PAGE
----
A Birthday’s Worth of Gratitude

English: A chocolate birthday cake

English: A chocolate birthday cake (Photo credit: Wikipedia)

You don’t get but one day a year to celebrate, or at least quietly admit, that you’ve gotten a year older.

In my case, it came with a little baggage (the start of a pension and aging up for competitive swimming and running purposes), but it’s still good to be here. Dinner tonight was out; after all, what’s a birthday celebration if  you’re doing all the work?

Dinner was about wine, seafood, truffles, cream sauce and a small piece of chocolate cake. I shared the cake with The Husband. Normally, I don’t share chocolate anything with anyone. I’d sooner use my fork to stab you through both hands, in fact. But he was paying for dinner, and by dessert I was getting a bit full, and thinking that my cholesterol meds deserved to work less tonight.

On the way home, the passing scenery, so familiar because I see it going to work and coming home, caught my attention anew. It wasn’t the buildings, trees or the sunset. It was the people.

I saw people walking home with big packages, and I know these people do this because walking is their only means of getting from Point A to Point B. I walk a lot, but I do it for exercise and by choice.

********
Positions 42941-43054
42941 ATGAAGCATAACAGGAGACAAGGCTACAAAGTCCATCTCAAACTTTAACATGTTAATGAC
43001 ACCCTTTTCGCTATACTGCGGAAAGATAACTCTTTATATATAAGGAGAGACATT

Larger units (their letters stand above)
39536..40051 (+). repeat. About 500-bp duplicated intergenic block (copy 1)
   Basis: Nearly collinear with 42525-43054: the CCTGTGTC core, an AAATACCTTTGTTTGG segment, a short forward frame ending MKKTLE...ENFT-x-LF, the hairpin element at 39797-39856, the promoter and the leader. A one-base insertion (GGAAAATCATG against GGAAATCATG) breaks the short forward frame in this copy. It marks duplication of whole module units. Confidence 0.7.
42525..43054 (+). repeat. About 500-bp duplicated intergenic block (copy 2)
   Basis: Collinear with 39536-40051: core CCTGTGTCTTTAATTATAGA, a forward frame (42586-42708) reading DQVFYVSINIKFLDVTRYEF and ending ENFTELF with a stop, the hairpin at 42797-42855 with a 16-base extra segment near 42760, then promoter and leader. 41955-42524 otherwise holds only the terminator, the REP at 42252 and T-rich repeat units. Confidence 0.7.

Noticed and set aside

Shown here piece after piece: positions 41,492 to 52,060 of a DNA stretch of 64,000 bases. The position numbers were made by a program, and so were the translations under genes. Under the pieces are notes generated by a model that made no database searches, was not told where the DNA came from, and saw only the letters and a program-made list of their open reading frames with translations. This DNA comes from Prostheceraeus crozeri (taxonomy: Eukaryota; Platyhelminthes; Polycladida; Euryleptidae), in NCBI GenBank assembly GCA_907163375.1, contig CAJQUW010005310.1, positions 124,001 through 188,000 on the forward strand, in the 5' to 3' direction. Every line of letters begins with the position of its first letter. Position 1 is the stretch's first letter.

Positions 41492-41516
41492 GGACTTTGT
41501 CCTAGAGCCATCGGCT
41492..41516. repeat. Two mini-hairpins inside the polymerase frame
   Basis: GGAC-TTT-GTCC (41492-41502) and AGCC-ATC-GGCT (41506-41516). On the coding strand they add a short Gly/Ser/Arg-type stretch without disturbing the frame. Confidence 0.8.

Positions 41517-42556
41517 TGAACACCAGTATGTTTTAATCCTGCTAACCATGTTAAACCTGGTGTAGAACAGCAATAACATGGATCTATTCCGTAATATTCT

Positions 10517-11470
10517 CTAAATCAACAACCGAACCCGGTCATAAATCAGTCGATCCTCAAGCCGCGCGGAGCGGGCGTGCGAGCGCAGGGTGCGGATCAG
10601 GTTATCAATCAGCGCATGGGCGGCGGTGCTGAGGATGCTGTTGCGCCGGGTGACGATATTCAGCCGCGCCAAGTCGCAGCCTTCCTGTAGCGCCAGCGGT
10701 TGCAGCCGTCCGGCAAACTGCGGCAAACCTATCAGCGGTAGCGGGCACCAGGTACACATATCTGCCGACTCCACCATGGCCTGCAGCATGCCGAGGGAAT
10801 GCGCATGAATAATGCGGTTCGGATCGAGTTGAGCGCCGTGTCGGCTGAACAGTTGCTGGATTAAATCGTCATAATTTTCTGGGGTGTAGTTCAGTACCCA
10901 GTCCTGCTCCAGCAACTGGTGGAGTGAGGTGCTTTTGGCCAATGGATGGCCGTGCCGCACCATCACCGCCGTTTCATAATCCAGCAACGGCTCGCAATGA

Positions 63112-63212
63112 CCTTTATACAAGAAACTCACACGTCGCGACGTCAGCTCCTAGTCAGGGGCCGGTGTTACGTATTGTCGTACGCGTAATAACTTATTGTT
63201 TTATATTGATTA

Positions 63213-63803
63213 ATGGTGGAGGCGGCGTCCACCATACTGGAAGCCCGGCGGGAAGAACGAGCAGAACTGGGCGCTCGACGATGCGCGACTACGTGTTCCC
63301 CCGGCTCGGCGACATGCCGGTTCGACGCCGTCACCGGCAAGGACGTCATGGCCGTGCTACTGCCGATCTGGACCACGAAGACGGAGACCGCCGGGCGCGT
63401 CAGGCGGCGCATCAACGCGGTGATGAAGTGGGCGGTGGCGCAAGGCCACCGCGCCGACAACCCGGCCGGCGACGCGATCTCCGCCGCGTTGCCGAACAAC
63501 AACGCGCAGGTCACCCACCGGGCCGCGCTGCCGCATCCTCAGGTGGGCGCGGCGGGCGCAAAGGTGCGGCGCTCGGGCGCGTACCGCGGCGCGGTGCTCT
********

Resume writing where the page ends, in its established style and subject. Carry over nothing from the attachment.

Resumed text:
I saw people hauling groceries from store to car, shopping on a Saturday night because they have no other time to get it done. My time is tight, but I have options. I can get groceries on my lunch hour, on weeknights or on the weekend.

I saw people pedaling old bikes, coming from hard labor jobs: dirt-streaked, sweaty, sunburned; carrying lunch boxes or bags of takeout food home to waiting families. I cycle, but my ride is nice, and it’s because I want the workout.

I know many people did not eat as well as I did tonight, and never will. For them, the words “fine dining” are as foreign as any language besides their own. Their food is discounted, donated and found via dumpster diving by necessity. Their homes are often not their own, and not places of safety and comfort, as mine is. Their job choices are dictated by how little education and access they have, not by how much they know, who they know and the technology that’s available, but not to them.

Happy birthday to me. It’s not bad to be me, though it can be better. But at least I have choices.




Filed under Aging, Chocolate, family, food, inspirations, thought

3 responses to “A Birthday’s Worth of Gratitude

  1. Marcella Rousseau

    Happy Birthday!

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